He added, "Of course, I'm always concerned about potential contagion and I take every precaution through rigorous decontamination procedures, but I remind myself that it's right for our family for me to be as present as possible at this time."

Ilana Friedman, MD, a pediatric ophthalmologist, starts her workday well before she leaves for the Bronx, New York-based hospital where she is the associate director of a residency program.

"I've been setting the kids up for school in the mornings, making sure they have the food they need for the day, that they're organized and ready to begin their online classes, and that their schoolwork is done," she said.

"They also text me during the day if something comes up, and I check in with them to make sure they're on task with their work," reported Friedman, whose children are 10, 11, and 13 years old.

"When I'm at work, I'm thinking about the kids at home; but when I'm at home, I think about my patients, so I never feel fully present in either place," she said.

Even when you're home, you may not have emotional or physical energy to be present for children, according to Katherine Gold, MD, MSW, associate professor of family medicine and obstetrics and gynecology at the University of Michigan in Ann Arbor.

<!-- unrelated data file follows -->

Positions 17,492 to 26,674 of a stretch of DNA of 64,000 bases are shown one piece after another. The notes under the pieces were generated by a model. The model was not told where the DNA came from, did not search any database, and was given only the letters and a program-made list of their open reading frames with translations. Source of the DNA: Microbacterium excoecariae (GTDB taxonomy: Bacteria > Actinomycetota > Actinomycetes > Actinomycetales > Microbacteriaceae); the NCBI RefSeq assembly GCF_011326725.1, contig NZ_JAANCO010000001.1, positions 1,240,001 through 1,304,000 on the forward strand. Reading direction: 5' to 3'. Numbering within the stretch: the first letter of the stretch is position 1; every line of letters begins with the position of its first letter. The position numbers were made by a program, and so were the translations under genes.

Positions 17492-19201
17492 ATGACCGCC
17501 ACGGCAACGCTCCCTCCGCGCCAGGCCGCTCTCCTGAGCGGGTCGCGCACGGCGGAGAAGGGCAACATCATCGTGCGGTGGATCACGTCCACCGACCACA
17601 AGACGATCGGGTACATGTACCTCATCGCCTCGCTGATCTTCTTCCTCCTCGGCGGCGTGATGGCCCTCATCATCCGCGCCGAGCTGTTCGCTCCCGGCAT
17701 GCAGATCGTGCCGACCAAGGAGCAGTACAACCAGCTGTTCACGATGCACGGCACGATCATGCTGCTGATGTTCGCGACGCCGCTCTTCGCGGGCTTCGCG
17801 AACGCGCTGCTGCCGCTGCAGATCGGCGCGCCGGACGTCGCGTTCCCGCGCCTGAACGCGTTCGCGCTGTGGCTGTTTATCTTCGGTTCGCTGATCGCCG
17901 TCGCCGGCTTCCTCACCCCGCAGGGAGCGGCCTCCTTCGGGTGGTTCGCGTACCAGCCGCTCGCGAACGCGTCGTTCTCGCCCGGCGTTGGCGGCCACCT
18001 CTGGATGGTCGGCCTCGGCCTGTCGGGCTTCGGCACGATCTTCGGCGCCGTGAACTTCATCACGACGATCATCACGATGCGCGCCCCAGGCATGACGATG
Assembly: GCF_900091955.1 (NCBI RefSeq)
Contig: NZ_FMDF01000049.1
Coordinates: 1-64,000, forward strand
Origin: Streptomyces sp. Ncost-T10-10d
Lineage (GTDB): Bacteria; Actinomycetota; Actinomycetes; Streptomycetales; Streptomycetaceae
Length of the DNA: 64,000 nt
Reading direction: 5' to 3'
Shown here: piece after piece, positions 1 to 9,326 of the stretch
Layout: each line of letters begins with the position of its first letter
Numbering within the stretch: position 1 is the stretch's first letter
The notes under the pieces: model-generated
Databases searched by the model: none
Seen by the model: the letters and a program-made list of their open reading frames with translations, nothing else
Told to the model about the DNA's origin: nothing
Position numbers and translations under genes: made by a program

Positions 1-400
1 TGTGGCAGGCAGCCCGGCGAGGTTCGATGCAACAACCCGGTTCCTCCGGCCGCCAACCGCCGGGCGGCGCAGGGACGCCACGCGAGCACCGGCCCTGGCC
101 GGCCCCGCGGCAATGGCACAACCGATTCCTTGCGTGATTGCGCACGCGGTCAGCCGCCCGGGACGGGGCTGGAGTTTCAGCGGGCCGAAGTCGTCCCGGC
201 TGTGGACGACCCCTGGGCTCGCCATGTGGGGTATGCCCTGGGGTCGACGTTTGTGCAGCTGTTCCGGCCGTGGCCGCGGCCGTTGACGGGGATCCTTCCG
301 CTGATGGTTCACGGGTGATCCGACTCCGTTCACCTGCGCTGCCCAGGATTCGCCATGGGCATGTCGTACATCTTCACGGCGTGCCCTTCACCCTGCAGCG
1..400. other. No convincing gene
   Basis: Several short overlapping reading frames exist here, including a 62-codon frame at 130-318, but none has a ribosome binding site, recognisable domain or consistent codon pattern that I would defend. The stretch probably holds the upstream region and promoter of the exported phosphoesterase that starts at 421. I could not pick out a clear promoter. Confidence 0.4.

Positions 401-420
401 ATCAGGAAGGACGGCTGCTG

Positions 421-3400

At the end of an intensive period in the labor/delivery unit, "I can't do anything but crawl into bed, so sometimes my kids fall behind on homework and chores because I'm the person in the family who tends to make sure these things happen," Gold recounted.

Working From Home and Caring for Children

Conducting telemedicine visits from home — often with young children underfoot — has its own challenges. Although some practices are reinstating in-person patient visits, reopening amid COVID-19 often necessitates at least a partial work-from-home schedule.

"There's no question that it's disruptive to care for small children while trying to take care of patients," said Damon Korb, MD, a developmental pediatrician based in Los Gatos, California. How to navigate this depends largely on the age of your children.